My little sister is now there, or almost.  Only a couple weeks to go.  Thirteen years apart, the gap between us is slowly closing.  She was the baby, the reason I could not watch R-rated movies.  Now, she is a source of depth, wisdom, and laughter.  Although, I guess she was always a source of laughter, possessing humor beyond her years.  My little sister is the glue that bound us all together.  She makes us one gloriously happy, rambunctious family.

The other night I caught a glimpse into her soul, listening to her recite poetry.  She is an artist, not only with words, but with pastels, watercolors, you name it.

I picked this one to share because it reminds me of me, thirteen years ago.  Life at sixteen is full of angst and wonder.

These are her words, not mine:

We used to dance through the field like feral butterflies.
Our wings grew and our cat feet lifted off the grass,
wind blew us side to side and kissed our bare cheeks.
Our mouths opened wide and we could see everything
as we let our laughter fill the dry air, making music with the birds.
The sky tasted strong and sweet,
like being held in Grandma Jo’s soft arms and under her warm gaze
in the frigid air conditioning of our Mckinney house.
You and I strutted through those halls,
because we were the coolest people we knew.
But we weren’t really cool at all.
But, still, we grew up
to do a new kind of dance
in the poorly lit, poorly ventilated hall
full of unknowns and familiars
all pulsing and numbing to the elegant drops of Dubstep.
Because they were lost, they knew exactly what to do.
Because they were blind, now they could see
the red hot sweat of rage and passion
filling their lungs and coating their eardrums.
We were the abstract hand prints painted on young, wet skin,
lit up only when the lights went out.
And with daylight we walk, undead,
with crusty eyes through walls and over buildings
and drown in coffee just to get by.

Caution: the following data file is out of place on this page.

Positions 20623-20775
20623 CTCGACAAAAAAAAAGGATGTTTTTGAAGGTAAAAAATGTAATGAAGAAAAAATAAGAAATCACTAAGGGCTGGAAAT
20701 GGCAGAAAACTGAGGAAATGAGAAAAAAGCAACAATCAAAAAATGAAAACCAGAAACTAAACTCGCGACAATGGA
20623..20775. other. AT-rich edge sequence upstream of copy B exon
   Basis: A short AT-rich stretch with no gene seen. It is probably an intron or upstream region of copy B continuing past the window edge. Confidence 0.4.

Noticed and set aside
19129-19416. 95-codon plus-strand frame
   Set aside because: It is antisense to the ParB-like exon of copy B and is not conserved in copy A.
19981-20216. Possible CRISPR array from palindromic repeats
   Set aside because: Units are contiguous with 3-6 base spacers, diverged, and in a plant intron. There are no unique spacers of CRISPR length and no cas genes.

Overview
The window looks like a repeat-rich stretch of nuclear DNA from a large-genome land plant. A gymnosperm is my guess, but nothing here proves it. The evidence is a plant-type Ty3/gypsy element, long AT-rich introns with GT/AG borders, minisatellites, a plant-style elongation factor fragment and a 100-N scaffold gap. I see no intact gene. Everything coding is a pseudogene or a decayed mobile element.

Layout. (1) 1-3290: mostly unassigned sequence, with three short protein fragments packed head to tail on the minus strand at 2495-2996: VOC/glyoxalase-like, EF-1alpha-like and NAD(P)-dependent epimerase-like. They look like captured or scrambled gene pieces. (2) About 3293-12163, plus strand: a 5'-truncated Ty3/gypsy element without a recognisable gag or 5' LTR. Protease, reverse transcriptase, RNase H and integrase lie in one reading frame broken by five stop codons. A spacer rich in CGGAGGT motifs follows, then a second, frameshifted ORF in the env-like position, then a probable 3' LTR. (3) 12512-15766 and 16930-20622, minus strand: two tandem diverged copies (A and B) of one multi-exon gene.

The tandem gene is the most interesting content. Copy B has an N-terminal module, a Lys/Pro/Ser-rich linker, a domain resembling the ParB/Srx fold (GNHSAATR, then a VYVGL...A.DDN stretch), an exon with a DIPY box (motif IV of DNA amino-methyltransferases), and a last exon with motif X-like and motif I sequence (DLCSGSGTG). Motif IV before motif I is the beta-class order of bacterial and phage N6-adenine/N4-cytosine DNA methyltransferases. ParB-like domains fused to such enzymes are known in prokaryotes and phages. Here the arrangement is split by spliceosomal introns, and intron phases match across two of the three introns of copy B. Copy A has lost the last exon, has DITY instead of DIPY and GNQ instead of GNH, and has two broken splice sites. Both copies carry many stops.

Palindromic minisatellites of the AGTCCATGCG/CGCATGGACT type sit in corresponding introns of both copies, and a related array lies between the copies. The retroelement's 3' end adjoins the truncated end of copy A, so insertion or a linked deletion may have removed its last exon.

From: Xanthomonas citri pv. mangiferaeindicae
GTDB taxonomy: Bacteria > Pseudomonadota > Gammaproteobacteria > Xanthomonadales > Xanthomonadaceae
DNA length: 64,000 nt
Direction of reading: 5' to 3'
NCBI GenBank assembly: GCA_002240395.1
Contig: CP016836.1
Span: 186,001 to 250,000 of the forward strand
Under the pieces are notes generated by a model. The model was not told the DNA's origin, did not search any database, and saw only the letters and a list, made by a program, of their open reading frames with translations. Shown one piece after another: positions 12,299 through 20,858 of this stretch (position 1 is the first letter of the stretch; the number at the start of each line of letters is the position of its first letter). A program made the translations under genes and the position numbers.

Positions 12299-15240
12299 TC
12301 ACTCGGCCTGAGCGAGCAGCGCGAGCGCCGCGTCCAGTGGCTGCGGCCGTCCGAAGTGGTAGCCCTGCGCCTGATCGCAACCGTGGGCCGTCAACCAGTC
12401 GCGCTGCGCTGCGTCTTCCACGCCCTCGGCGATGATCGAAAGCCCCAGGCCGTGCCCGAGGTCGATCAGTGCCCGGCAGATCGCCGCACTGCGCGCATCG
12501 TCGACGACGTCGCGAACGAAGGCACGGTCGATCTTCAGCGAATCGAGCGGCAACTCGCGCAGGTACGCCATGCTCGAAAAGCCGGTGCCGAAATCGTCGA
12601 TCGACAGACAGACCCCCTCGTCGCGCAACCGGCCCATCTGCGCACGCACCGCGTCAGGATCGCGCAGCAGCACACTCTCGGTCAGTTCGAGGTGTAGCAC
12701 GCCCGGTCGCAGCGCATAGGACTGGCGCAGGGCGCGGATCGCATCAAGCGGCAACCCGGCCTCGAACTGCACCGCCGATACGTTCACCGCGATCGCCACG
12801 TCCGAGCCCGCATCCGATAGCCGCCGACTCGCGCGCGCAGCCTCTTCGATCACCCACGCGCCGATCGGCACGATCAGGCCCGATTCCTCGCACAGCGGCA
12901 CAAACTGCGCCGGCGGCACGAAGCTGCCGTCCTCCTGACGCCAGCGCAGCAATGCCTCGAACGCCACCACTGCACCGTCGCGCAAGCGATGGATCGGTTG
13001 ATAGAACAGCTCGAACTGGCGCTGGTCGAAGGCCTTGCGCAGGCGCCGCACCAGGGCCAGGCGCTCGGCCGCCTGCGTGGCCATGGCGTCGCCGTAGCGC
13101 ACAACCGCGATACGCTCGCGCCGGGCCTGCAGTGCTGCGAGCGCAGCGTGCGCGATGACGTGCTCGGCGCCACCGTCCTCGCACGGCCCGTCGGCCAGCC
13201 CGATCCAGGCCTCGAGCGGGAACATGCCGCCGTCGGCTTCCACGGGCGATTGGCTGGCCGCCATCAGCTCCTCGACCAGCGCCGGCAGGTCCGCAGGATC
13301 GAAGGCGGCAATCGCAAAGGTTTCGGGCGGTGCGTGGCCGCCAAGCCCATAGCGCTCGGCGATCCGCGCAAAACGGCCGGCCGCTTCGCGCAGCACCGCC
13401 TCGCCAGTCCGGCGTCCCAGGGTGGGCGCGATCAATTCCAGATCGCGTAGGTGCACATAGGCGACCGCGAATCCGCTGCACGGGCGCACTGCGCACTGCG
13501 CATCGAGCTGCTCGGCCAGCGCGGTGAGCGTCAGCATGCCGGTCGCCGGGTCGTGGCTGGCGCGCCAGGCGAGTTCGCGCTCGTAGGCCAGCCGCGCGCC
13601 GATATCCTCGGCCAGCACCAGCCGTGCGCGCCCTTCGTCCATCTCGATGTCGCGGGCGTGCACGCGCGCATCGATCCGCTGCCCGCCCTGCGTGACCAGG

Kat knew, she had seen it all
and what she hadn’t seen would soon be her reality.
She was led down paths and to her fate
on candy leashes and with designer treats.
She had to lose herself to know who she never was.
Todo va a estar bien.
Porque eventually the skies would go back to business as usual
and the sun would lean down and brush tears from her eyes.
And lay us both back down in the neon grasses
in a bed of feral butterflies.

Looking at the world through her eyes…

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Poetic Obsession

I’m taking a journey through other people’s lives.  Through the stories of authors published, through their insecurities and perseverance.  More often than not, I hear myself in their stories.  Neurotic obsessions with the written word.  Undying insistence that they deserve to be published.

Maybe I do not deserve it yet, I often think.  But, I will.  I will write and write again until it works.  Until it clicks and all makes sense and someone will want to pay to read it, even if really, I only write it for myself.  Writing for myself does not pay the bills.

Each day I add agents to the growing list, I read stories.  Story after story of not giving up.  Author blogs.  Each day a different theme, a different message, still somehow threaded together, connected between entries, shouting truths at me.

Today, poetry.

First, it was Janet Fitch’s advice to read poetry to learn how to write.

Then, it was a young agent, stumbled across after chasing down Barbara Kingsolver, who when googled, I discovered was the poet of delightful oddities.

So, poetry it is.

My late grandmother was a poet.  Ever since I was a child, I’ve carried around this book from house to house that belonged to her.  It is filled with poems, pencil marked with her favorites, an extra, my favorite of her favorites, glued to the inside of the back cover.  Somehow, one book of poems, created an imaginary bridge between the living and the dead, a relationship between us over shared words.

Just reading poetry helps my words flow.  Poetry, poetry, poetry.  Such a simple, often overlooked piece of the writing world, yet home to so many wonderful secrets.  I never thought I liked poetry until just now.  Turns out I’ve liked it all along.

Any poets out there?  Any poems to share?  I can feel a new obsession brewing.  A goal, perhaps, of one poem read each night.  New inspiration.

On the inside front cover, the name Frank Schmold is written in cursive, a mysterious figure in my imagination.
One of my grandmother’s favorites I read aloud over and over as a melancholy teenager.
Rose petals from those melancholy teenaged years, pressed for posterity.
Last, but not least, the poem my grandmother glued to the inside back cover.  I’ve always wondered who or what it made her think of…